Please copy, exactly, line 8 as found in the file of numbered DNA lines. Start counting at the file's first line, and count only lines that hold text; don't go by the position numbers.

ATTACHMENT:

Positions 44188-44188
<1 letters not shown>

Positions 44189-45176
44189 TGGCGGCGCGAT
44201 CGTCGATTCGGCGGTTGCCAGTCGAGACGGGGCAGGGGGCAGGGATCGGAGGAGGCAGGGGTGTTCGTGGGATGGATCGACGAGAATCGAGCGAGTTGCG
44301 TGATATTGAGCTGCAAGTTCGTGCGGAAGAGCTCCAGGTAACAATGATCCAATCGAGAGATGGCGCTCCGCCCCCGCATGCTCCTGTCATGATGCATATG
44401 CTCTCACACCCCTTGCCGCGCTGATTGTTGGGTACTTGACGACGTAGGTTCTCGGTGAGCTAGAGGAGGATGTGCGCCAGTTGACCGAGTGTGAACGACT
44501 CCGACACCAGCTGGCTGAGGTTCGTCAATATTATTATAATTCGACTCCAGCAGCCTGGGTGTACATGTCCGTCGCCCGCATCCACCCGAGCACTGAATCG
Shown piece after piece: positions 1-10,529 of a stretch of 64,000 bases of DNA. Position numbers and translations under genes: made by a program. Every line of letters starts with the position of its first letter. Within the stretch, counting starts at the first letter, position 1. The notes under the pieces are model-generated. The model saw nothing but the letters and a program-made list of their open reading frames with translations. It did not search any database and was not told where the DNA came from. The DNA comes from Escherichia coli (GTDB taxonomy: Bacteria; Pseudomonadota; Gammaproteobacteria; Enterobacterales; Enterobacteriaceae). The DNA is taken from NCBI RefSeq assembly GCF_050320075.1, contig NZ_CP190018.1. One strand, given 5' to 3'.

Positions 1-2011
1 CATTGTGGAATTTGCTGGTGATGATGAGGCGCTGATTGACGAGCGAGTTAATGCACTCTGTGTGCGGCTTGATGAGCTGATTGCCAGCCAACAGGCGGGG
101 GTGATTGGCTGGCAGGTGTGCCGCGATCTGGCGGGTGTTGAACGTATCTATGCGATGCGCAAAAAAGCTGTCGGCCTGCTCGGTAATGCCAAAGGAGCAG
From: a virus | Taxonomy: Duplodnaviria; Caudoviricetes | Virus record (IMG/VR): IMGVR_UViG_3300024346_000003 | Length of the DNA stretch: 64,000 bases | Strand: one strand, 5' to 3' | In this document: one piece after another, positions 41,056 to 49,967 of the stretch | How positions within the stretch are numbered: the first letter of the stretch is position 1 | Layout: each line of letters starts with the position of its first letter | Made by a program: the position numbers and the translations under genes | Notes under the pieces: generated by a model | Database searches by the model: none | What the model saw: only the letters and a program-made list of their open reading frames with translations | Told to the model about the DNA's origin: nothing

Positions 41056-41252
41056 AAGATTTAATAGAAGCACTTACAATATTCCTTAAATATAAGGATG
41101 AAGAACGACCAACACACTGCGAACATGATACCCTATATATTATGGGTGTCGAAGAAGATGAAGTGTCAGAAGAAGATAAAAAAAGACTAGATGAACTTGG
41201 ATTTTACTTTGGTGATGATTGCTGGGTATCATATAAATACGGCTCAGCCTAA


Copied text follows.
44501 CCGACACCAGCTGGCTGAGGTTCGTCAATATTATTATAATTCGACTCCAGCAGCCTGGGTGTACATGTCCGTCGCCCGCATCCACCCGAGCACTGAATCG